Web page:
Are we alone in the universe?
Scientists may have just moved us closer to answering this question. The team – led by researchers from the University of Toronto – has streamlined the search for extraterrestrial life by using a new algorithm to organize the data from their telescopes into categories, to distinguish between real signals and interference. This has allowed them to quickly sort through the information and find patterns, through an artificial intelligence process known as machine learning.(more…)
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Dr. Frank Drake, the Lectureship’s namesake, has had a long and distinguished career that began at the Observatory in Green Bank. His scientific achievements include discovery of the radiation belts of Jupiter, and the measurements and characterization of the radio sources at the center of the Milky Way. He also contributed to our understanding of the high surface temperature of Venus. In 1960, using a radio telescope at Green Bank, he made the first modern search for radio signals from extraterrestrial civilizations, He thus began an area of scientific research that has continued and is flourishing today, engaging creative minds worldwide.
To honor Drake’s impact on the public understanding of science, an award was established in 2019. A scientist who has made significant contributions to society, inspiring others to explore the mysteries of the Universe, is selected each year to share a lecture about their work.
2022 – astrophysicist Alyssa Goodman, Robert Wheeler Willson Professor of Applied Astronomy at Harvard University
2021 – Delayed due to pandemic
2020 – Delayed due to pandemic
2019 – Ira Flatow, science journalist and host of the popular radio show Science Friday.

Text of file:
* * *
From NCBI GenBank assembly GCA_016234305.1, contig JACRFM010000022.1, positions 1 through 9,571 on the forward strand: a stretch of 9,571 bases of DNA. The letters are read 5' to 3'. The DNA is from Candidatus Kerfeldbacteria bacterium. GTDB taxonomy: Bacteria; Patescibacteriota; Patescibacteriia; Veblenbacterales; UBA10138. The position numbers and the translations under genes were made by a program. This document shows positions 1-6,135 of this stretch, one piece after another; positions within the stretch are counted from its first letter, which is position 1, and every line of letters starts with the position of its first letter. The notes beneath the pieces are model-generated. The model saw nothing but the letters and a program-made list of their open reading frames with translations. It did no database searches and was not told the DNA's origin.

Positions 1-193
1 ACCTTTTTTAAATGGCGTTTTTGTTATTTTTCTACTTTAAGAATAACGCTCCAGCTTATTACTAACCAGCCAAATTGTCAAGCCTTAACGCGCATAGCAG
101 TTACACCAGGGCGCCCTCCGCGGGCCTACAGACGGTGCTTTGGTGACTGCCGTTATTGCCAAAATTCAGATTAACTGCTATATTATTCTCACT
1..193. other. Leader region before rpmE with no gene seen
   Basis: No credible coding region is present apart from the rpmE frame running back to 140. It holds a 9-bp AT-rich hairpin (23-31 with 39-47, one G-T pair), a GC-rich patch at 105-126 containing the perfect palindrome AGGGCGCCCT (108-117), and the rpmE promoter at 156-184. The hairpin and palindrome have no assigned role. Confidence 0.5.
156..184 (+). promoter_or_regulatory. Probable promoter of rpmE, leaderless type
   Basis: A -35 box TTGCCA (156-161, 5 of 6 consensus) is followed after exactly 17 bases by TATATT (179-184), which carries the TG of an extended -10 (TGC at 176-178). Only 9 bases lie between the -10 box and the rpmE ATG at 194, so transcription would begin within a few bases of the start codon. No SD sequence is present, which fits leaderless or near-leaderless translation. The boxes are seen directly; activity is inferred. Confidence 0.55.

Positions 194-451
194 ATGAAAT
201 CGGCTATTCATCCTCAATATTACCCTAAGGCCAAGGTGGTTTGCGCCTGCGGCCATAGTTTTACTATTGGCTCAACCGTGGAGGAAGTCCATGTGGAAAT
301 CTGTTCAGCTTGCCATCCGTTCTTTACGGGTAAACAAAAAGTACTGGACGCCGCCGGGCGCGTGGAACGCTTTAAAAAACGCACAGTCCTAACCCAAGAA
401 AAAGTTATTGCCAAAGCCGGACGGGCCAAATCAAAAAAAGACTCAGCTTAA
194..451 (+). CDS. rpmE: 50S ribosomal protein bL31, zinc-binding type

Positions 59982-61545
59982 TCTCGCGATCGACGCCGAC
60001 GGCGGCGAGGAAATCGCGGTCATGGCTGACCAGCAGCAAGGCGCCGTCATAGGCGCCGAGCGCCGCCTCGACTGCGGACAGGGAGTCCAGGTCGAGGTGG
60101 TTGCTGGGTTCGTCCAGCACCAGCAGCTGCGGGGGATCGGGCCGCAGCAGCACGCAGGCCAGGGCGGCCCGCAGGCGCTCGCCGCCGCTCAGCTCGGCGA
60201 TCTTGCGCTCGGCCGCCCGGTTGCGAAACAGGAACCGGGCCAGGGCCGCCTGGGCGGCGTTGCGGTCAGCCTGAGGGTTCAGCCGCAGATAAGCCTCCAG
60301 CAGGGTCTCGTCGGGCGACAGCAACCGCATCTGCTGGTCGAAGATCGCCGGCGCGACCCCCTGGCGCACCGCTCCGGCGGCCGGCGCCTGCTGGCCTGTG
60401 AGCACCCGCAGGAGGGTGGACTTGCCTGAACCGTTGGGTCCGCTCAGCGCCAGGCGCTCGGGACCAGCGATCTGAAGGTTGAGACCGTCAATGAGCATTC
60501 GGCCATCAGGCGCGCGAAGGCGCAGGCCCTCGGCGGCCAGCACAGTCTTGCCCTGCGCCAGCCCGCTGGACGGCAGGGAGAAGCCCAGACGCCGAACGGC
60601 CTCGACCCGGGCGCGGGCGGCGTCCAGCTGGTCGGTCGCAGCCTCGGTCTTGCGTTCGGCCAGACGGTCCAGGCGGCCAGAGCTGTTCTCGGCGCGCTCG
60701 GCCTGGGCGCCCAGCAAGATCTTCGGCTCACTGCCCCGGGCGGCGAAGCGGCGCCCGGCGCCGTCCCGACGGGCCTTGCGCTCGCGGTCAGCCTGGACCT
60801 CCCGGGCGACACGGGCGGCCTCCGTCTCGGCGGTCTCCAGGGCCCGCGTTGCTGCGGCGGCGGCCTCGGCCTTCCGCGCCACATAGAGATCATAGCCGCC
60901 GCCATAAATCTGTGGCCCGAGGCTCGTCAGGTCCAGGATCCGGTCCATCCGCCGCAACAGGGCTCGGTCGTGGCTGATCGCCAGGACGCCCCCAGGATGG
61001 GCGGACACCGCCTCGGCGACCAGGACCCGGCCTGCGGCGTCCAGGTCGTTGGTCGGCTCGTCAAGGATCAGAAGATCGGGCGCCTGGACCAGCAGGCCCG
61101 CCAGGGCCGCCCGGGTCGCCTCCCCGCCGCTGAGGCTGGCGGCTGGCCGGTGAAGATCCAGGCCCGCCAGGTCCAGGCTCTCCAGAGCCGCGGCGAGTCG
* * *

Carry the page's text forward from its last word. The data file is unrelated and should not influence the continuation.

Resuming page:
NSF and SpaceX Finalize Radio Spectrum Coordination Agreement
The National Science Foundation (NSF) and SpaceX have finalized a radio spectrum coordination agreement to limit interference from the company’s Starlink satellites to radio astronomy assets operating between 10.6 and 10.7 GHz. The agreement, detailed in a statement released by NSF today, ensures that Starlink satellite network plans will meet international radio astronomy protection standards, and protect NSF-funded radio astronomy facilities, including the National Radio Astronomy Observatory (NRAO) and the Green Bank Observatory (GBO). The agreement will also positively impact collaborations and cooperation between SpaceX and NSF’s NOIRLab.(more…)
Planetary Defense & Science Will Advance With New Radar on Green Bank Telescope
With less power than a microwave, prototype produced highest resolution images of Moon ever captured from Earth
With a transmitter less powerful than a microwave oven, a team of scientists and engineers used the National Science Foundation’s Green Bank Telescope (GBT) and Very Long Baseline Array (VLBA) to make the highest-resolution radar images of the Moon ever collected from the ground, paving the way for a next-generation radar system to study planets, moons, and asteroids in the Solar System.
A Synthetic Aperture Radar image of the Moon’s Tycho Crater, showing 5-meter resolution detail. (click images above for full view) Image credit Raytheon Technologies.(more…)